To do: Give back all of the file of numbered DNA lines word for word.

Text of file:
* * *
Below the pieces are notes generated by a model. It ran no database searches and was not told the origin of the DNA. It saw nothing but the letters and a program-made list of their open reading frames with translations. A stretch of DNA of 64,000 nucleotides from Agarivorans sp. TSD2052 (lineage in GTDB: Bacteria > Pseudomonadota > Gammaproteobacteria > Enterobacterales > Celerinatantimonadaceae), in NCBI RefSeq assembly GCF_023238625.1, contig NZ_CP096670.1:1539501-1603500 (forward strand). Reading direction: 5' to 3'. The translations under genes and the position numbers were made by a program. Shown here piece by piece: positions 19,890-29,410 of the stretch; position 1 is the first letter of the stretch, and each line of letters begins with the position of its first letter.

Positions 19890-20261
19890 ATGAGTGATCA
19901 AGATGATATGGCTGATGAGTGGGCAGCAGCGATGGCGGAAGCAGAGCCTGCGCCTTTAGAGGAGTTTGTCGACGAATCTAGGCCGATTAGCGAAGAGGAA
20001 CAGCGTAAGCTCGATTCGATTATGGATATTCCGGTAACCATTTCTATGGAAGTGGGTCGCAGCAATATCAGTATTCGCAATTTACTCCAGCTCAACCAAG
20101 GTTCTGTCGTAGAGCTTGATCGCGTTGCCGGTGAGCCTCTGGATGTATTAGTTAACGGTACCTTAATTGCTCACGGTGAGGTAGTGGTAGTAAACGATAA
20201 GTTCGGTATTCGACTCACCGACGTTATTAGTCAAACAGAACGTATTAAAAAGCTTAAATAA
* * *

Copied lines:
Below the pieces are notes generated by a model. It ran no database searches and was not told the origin of the DNA. It saw nothing but the letters and a program-made list of their open reading frames with translations. A stretch of DNA of 64,000 nucleotides from Agarivorans sp. TSD2052 (lineage in GTDB: Bacteria > Pseudomonadota > Gammaproteobacteria > Enterobacterales > Celerinatantimonadaceae), in NCBI RefSeq assembly GCF_023238625.1, contig NZ_CP096670.1:1539501-1603500 (forward strand). Reading direction: 5' to 3'. The translations under genes and the position numbers were made by a program. Shown here piece by piece: positions 19,890-29,410 of the stretch; position 1 is the first letter of the stretch, and each line of letters begins with the position of its first letter.

Positions 19890-20261
19890 ATGAGTGATCA
19901 AGATGATATGGCTGATGAGTGGGCAGCAGCGATGGCGGAAGCAGAGCCTGCGCCTTTAGAGGAGTTTGTCGACGAATCTAGGCCGATTAGCGAAGAGGAA
20001 CAGCGTAAGCTCGATTCGATTATGGATATTCCGGTAACCATTTCTATGGAAGTGGGTCGCAGCAATATCAGTATTCGCAATTTACTCCAGCTCAACCAAG
20101 GTTCTGTCGTAGAGCTTGATCGCGTTGCCGGTGAGCCTCTGGATGTATTAGTTAACGGTACCTTAATTGCTCACGGTGAGGTAGTGGTAGTAAACGATAA
20201 GTTCGGTATTCGACTCACCGACGTTATTAGTCAAACAGAACGTATTAAAAAGCTTAAATAA